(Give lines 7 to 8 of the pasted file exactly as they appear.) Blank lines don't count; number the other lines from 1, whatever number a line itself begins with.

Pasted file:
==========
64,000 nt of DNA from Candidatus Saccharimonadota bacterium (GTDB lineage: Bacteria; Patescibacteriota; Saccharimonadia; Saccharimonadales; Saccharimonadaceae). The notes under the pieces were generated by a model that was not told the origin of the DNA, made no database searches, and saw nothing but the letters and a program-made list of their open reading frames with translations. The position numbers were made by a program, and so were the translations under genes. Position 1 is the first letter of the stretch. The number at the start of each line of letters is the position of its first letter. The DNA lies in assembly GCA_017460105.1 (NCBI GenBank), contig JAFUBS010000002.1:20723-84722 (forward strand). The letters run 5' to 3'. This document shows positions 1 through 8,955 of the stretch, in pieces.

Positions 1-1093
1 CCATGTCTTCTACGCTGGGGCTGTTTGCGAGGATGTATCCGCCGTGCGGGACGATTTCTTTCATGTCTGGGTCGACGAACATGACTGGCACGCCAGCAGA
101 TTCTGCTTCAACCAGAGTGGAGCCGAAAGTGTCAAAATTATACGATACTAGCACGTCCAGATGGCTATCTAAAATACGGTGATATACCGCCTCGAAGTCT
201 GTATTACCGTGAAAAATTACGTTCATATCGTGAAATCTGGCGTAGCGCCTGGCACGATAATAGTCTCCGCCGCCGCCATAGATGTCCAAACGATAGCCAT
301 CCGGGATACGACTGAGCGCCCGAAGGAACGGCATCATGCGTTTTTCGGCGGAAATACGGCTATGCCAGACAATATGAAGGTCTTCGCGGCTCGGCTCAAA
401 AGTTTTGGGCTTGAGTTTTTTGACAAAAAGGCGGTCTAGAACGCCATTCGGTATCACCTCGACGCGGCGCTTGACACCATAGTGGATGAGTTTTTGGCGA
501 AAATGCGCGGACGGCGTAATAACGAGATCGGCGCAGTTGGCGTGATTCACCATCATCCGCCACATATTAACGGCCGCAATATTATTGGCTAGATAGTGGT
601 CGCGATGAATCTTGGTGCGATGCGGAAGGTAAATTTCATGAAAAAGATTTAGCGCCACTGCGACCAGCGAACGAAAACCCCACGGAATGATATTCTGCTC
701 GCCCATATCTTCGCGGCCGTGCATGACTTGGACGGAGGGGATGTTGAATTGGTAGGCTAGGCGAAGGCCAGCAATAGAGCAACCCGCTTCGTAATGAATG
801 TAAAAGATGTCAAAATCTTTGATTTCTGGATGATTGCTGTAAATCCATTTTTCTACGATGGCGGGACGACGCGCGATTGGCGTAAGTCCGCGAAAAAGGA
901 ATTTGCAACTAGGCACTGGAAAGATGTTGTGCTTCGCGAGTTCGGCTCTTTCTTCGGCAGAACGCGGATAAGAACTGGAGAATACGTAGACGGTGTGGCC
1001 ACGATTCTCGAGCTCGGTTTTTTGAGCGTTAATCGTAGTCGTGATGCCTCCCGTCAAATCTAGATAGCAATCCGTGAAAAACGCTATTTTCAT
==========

401 AGTTTTGGGCTTGAGTTTTTTGACAAAAAGGCGGTCTAGAACGCCATTCGGTATCACCTCGACGCGGCGCTTGACACCATAGTGGATGAGTTTTTGGCGA
501 AAATGCGCGGACGGCGTAATAACGAGATCGGCGCAGTTGGCGTGATTCACCATCATCCGCCACATATTAACGGCCGCAATATTATTGGCTAGATAGTGGT